May 23, 2024

Written by Mark Smith

How Will Google’s AI Push in Search Hurt Publishers?

Google is injecting even more AI into search, but not all publishers are celebrating. Why? Shouldn’t businesses in Google’s vast ecosystem applaud the search giant for staying up to date with the times? Well, not if Google’s adoption of AI hurts them. And publishers are sounding the alarm.

What Google Announced

At Google I/O 2024, Google announced a major expansion of its use of AI in search, particularly through its new Gemini model. Here are some of the key announcements:

  • Generative AI in Search: Google introduced generative AI capabilities in search, enabling users to get AI-powered summaries of complex search queries, saving them time and effort.
  • Expanded AI overviews: Google enhanced its AI Overviews feature to provide more comprehensive and informative summaries, helping users quickly grasp the key points of a topic. AI Overviews, formerly known as Search Generative Experience (SGE), is powered by a stronger version of Google’s Gemini generative AI chatbot (and competitor to ChatGPT).
  • Improved planning and research capabilities: Google used AI to assist users in planning trips, researching products, and making informed decisions, by providing personalized recommendations and suggestions based on their search queries.
  • AI-organized search results: Google introduced new AI algorithms to organize search results in a more meaningful and relevant way, making it easier for users to find what they are looking for.

Bottom line: Google’s announcements at I/O 2024 demonstrated a commitment to incorporating AI into search to enhance the user experience, making it faster, easier, and more personalized.

Fallout from AI

On the surface, the idea behind incorporating AI into search is sound for the end user especially for complicated searches. The premise of AI-powered search is that users receive detailed, useful summaries of complex queries in a single result instead of Google providing a basic answer and sending users to weblinks for more data.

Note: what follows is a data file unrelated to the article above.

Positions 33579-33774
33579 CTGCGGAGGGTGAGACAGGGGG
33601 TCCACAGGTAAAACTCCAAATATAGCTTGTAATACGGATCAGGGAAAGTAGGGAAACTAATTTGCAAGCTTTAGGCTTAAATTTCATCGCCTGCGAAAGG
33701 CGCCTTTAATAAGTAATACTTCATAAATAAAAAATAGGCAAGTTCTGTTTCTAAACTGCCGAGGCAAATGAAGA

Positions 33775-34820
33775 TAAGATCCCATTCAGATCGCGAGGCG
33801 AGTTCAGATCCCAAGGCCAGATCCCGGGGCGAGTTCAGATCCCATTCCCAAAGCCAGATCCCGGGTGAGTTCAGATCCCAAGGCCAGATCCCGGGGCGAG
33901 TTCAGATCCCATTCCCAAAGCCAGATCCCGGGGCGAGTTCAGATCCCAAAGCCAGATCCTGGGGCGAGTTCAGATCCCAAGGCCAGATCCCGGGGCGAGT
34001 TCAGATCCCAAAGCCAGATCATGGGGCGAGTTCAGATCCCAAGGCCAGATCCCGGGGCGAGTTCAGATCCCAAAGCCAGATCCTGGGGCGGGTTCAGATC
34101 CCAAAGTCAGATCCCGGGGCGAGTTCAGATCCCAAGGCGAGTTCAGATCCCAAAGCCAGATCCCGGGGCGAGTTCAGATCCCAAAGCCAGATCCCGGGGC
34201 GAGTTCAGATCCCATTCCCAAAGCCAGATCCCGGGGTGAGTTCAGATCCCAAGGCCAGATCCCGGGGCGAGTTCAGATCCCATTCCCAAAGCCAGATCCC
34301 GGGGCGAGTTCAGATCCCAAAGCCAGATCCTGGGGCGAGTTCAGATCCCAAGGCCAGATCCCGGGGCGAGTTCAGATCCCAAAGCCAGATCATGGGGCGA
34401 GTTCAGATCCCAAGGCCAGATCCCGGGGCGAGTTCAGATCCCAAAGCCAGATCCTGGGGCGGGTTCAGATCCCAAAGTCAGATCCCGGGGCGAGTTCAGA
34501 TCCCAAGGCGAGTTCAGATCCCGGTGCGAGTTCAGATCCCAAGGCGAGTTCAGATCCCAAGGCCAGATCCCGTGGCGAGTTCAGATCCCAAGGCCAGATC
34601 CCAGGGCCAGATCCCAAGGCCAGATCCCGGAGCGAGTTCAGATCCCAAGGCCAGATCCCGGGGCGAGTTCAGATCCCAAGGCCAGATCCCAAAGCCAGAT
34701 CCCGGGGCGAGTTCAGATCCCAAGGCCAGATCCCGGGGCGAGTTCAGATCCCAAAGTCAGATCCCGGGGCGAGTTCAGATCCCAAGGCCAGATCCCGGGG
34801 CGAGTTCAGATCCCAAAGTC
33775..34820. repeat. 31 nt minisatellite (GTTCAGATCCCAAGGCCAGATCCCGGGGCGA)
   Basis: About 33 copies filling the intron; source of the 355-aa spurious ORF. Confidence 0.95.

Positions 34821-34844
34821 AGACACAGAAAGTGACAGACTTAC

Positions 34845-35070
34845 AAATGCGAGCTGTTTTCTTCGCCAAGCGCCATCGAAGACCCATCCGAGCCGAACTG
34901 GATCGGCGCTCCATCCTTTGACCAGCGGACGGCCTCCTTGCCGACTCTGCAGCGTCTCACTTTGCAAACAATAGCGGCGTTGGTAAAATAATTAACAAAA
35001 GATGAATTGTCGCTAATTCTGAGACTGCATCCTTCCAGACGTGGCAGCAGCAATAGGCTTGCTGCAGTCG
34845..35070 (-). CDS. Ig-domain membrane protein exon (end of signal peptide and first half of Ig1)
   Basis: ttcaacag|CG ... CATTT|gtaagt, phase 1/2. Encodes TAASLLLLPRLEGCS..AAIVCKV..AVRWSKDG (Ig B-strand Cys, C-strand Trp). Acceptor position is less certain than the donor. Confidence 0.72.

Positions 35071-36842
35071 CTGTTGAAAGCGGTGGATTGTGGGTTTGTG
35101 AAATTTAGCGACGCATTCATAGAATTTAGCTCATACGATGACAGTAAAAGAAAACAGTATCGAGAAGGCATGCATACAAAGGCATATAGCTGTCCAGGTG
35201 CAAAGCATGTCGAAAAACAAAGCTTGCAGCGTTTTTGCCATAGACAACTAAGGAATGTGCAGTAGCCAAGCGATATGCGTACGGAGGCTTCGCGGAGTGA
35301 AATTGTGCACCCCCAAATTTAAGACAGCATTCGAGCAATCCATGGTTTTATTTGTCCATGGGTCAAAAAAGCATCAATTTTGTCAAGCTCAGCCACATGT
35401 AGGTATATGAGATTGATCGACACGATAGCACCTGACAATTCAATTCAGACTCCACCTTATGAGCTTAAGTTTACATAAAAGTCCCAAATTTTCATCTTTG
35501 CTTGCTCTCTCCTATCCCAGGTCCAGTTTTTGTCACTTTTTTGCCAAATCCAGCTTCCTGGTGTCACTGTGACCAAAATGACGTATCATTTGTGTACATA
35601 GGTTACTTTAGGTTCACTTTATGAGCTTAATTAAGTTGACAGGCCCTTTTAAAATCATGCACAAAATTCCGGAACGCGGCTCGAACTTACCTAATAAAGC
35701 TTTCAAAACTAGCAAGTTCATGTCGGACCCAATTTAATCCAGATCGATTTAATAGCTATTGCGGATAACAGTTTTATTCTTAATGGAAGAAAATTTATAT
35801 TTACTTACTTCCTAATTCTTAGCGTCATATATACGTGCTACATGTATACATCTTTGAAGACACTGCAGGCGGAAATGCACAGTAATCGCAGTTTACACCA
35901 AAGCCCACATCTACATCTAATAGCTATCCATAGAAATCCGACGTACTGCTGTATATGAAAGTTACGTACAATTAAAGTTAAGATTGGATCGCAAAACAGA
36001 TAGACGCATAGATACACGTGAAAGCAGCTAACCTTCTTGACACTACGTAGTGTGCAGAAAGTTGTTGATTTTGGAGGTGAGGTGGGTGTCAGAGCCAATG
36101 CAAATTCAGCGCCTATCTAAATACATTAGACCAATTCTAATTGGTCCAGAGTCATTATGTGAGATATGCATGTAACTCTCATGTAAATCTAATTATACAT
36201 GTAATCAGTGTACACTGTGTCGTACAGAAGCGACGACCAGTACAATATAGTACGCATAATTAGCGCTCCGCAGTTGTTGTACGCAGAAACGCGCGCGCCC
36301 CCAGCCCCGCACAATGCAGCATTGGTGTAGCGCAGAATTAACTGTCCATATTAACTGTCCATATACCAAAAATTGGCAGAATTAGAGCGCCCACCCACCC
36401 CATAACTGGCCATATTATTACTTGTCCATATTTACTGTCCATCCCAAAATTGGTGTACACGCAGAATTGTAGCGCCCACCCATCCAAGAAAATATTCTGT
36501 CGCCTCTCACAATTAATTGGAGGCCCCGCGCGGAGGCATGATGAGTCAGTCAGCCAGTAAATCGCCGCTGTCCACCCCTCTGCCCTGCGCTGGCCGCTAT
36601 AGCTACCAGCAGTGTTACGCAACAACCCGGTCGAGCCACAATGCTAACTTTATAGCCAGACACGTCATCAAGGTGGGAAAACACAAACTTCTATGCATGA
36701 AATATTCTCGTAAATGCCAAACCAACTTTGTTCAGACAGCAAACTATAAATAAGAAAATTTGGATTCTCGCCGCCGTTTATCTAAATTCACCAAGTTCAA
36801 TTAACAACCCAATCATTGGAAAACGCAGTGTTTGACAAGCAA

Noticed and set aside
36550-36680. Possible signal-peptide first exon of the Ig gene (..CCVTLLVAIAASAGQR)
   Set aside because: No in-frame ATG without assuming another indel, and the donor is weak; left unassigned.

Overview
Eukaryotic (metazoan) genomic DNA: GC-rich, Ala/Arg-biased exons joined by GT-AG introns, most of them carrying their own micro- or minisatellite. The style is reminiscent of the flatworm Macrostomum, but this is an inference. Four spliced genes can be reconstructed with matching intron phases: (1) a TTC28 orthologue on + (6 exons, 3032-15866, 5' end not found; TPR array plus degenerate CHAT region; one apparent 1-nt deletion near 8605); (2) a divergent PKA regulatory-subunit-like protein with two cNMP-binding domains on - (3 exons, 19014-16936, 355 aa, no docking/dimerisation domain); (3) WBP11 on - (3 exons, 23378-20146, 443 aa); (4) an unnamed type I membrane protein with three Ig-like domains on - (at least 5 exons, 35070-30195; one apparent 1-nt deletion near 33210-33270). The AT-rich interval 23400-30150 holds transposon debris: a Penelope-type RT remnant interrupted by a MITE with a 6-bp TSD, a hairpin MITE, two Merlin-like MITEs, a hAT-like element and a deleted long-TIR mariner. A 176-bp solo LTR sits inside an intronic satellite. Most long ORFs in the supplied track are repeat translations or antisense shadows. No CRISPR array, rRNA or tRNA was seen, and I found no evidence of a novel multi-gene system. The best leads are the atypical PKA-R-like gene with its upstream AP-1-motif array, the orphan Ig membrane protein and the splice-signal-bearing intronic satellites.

Sounds convenient, right? If AI can help Google provide pithy summaries of vacation ideas complete with a discussion of available hotels, flight options, and best times of the year to travel instead of expecting you to do multiple searches, the everyday user should benefit.

But what’s good for the end user may not be good for publishers. Before Google revised SGE as AI Overviews (as noted above), SGE was in market for about one year. During that time, publishers complained that AI-powered search resulted in a drop in site visitors.

Case in point: Jake Boly, a strength coach, operates a website of workout shoe reviews. But he told The Washington Post that after Google injected generative AI into search results, his traffic from Google dropped 96 percent. The problem is that Google draws upon content on his site to provide AI-powered summaries to search queries about footwear. But people read Google’s summaries instead of visiting his website.

As he told The Washington Post, “My content is good enough to scrape and summarize. But it’s not good enough to show in your normal search results, which is how I make money and stay afloat.”

On top of that, users are not necessarily getting a great experience. In April, The Washington Post published a scathing indicting of SGE, calling out inaccurate and confusing results to queriesThis criticism was echoed by organic search professionals.

Lingering Concerns

Concerns about the impact of AI in search have been festering across the digital world. In December 2023, The Wall Street Journal reported that publishers were estimating a loss of between 20 percent and 40 percent of their Google-generated traffic thanks to the infusion of AI into Google Search. Google downplayed the article as purely speculative.

More recently, Raptive, the company handling ad sales for sites like Half Baked Harvest, MacRumors, and Stereogum, conducted two separate analyses to explore the potential impact of SGE on search traffic. These analyses took place in September 2023 and again in February 2024. The researchers compared Google’s current search engine results pages (SERPs) with the new SGE results for the top 1,000 keywords driving traffic to their sites.